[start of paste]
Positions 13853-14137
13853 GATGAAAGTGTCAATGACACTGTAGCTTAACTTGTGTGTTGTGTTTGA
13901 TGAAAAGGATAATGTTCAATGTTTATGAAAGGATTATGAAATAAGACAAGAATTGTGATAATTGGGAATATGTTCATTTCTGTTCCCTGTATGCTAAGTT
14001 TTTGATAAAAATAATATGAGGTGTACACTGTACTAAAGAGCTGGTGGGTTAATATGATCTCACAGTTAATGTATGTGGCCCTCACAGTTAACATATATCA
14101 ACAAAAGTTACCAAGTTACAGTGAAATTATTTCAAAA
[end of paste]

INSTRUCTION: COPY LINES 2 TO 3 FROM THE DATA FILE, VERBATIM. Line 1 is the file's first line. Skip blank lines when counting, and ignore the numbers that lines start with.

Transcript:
13853 GATGAAAGTGTCAATGACACTGTAGCTTAACTTGTGTGTTGTGTTTGA
13901 TGAAAAGGATAATGTTCAATGTTTATGAAAGGATTATGAAATAAGACAAGAATTGTGATAATTGGGAATATGTTCATTTCTGTTCCCTGTATGCTAAGTT